Florida in the Election

A French version of this article appears in L’Express.

Former mayor Mike Bloomberg has announced that he would spend as much as $100 million of his own money to help Vice-President Biden prevail in Florida on Election Day. This underscores once again the importance of Florida in this and every presidential contest.

Florida has a good track record of picking the winner in a presidential election. With the messy 2000 contest between George W. Bush and Al Gore, the state gained prominence as the ultimate prize and must-win battleground. To be sure, it is not a perfect track record, given that Florida favored George H. W. Bush in 1992 and Richard Nixon in 1960 over winners Bill Clinton and John Kennedy. If you go to earlier times, you also find that Floridians misfired with John Davis and James Cox in 1924 and 1920, two unknowns today except among aficionados of electoral history. But in sum, four misses out of 25 elections over a century can indeed be called a strong track record.

The stakes are high in 2020 given the state’s 29 Electoral College votes and the tightness of the race according to the polls. Vice President Biden is now nominally ahead by 1 to 3%, an insignificant gap that can easily close or widen in the remaining days of the campaign, depending on a slew of factors, not least the performance of each candidate in the upcoming debates.

In 2016, candidate Trump won the state by a plurality of 48.6% to Hillary Clinton’s 47.4%, a lead so slim that it would not be deemed meaningful in a poll today. In the same pattern seen across other states, Clinton carried the large urbanized counties encompassing the Miami-West Palm Beach corridor, Orlando, Gainesville (home to the University of Florida), Tampa and Tallahassee while Trump swept all rural states and also managed to prevail in some smaller cities such as St Petersburg, Fort Myers and Jacksonville. In 2008 and 2012, Obama won Florida by margins of 2.5% over John McCain and 0.9% over Mitt Romney, with roughly the same urban-rural divide as in 2016. There is little doubt that the map will look the same in 2020, with some variances that may or may not in the aggregate tip the state to the Democrats.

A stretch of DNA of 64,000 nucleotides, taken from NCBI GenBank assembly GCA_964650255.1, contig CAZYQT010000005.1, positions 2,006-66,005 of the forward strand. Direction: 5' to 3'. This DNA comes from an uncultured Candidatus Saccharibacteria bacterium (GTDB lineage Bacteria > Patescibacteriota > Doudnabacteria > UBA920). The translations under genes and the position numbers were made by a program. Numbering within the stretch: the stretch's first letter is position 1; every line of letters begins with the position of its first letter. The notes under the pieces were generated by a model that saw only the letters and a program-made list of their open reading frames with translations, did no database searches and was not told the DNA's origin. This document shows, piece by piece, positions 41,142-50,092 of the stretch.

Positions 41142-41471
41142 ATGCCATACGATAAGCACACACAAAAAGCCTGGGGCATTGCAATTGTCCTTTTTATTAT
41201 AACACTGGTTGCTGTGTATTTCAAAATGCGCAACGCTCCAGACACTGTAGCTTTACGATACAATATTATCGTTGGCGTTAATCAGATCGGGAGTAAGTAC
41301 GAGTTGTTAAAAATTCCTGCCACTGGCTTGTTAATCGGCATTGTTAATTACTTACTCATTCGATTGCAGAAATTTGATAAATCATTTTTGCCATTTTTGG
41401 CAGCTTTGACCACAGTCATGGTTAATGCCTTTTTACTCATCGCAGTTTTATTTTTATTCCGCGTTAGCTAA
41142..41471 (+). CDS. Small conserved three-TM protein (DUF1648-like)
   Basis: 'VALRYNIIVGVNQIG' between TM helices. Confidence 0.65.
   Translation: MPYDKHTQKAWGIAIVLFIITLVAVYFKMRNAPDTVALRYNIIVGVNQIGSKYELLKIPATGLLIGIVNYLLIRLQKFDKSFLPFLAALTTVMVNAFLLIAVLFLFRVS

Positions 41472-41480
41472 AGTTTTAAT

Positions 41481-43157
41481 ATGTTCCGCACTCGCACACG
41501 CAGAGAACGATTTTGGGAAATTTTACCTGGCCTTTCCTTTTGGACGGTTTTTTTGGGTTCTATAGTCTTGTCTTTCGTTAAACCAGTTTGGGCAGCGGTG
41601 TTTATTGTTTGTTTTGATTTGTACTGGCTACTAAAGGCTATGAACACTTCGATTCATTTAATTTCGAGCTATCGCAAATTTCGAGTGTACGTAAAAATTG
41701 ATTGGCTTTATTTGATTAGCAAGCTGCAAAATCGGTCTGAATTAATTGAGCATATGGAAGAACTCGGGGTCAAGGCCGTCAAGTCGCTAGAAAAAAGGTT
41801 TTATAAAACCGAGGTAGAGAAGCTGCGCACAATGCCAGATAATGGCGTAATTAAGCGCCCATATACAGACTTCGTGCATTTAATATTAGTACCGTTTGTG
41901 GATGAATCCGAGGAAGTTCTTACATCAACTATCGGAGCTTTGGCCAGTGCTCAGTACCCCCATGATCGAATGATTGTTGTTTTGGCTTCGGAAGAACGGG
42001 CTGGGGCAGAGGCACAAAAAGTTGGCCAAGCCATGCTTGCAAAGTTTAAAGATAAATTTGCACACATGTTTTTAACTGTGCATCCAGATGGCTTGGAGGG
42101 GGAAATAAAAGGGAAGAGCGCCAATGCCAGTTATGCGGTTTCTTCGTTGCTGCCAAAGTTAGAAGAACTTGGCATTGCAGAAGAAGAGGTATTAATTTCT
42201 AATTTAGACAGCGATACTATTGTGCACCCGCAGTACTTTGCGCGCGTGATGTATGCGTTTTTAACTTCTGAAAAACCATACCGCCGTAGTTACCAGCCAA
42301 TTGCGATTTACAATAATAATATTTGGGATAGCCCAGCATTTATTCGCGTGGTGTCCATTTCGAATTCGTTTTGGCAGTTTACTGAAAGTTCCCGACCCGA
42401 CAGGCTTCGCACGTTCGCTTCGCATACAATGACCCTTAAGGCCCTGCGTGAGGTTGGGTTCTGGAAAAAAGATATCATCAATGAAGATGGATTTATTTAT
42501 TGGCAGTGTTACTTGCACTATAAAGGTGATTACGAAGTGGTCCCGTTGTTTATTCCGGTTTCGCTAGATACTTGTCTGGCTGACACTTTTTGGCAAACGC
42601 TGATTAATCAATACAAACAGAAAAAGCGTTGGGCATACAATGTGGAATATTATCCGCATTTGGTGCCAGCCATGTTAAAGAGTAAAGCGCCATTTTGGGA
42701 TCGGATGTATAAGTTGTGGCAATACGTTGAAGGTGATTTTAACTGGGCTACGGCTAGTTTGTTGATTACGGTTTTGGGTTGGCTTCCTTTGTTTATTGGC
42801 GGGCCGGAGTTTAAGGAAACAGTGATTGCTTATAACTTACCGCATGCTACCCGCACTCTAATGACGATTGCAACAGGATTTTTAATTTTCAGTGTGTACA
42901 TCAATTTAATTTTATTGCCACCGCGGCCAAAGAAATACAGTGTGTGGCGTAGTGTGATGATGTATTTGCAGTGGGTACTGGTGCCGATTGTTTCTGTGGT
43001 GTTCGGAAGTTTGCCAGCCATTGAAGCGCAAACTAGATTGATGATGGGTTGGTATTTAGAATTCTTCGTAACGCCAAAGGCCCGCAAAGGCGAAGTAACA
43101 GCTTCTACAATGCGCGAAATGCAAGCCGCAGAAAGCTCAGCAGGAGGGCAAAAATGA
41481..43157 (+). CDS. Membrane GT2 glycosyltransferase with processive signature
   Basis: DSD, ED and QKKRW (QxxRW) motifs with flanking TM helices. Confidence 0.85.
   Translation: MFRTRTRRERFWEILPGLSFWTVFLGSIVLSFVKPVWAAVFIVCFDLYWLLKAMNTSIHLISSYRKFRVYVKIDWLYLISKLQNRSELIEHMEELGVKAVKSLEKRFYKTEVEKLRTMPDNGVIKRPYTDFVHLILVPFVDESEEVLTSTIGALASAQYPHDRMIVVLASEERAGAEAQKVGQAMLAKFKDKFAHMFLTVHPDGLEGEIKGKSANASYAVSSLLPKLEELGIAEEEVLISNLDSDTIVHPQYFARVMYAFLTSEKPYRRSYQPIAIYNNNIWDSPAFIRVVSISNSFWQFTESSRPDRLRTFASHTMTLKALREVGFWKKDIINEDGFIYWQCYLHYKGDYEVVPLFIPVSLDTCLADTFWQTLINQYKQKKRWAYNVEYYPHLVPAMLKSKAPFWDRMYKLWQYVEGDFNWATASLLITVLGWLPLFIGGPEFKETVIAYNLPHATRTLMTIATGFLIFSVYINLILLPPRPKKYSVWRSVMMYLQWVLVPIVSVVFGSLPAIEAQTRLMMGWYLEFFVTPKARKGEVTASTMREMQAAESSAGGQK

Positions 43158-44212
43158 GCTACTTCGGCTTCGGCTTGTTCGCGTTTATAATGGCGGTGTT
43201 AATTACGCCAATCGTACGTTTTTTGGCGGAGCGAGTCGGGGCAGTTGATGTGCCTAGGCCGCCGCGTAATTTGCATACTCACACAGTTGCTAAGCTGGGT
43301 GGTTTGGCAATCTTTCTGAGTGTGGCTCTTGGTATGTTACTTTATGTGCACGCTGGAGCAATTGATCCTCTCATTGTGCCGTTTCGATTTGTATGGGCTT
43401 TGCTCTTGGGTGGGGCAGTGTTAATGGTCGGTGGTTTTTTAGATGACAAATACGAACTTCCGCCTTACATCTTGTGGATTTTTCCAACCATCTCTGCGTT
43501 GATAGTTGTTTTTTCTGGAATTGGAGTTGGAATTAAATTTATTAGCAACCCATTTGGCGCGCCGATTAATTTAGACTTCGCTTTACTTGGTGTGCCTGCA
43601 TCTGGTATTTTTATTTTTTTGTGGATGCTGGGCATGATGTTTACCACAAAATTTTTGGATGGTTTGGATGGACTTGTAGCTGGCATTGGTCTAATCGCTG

2020 vs. 2016

The questions then are what has changed since 2016 and are these changes important enough to overcome other factors?

ONE, the population of Florida has grown by about 5% from 20.6 million in 2016 to an estimated 21.6 million in 2020, with over 90% of this growth coming from migration from other states and from foreign immigration. Owing to the large number of older people, Florida’s natural growth rate (births minus deaths) only adds about 20,000 to the population annually. The overall population growth is neutral or marginally positive for Biden as most migration originates from blue Northeastern states or from Puerto Rico and Latin America.

It is estimated that over 100,000 Puerto Ricans relocated to Florida (and many more to other states) after hurricane Maria devastated the island in 2017. Assuming that they vote, they could make a difference for Biden in a close election, given that not all are pleased with President Trump’s handling of Puerto Rico in the days after Maria. More broadly in other US states, the Hispanic vote would favor Democrats but the case of Florida is complicated by a large contingent of Cuban-Americans who generally prefer the harder line Republican stance towards the Cuban regime.

TWO, the number of people aged 64 and over has grown faster than other age groups, which means that Florida has gotten older since 2016 and will continue to get older. In theory, this would benefit the President because he usually polls better with older age groups but the change does not seem significant enough to neutralize the margin of error or other factors. Still, it can be considered a net plus for Trump on the margin. And in Florida, everything on the margin can make a difference.

THREE, the number of people declaring no party affiliation has continued to grow, an indication that independents could weigh more in this and future elections. They tend to make up their minds in the final weeks of the campaign in October and early November, a delay that increases the possibility of earlier polls being wide off the mark. This is of no particular advantage to either candidate but adds uncertainty to the current polls.

New Factors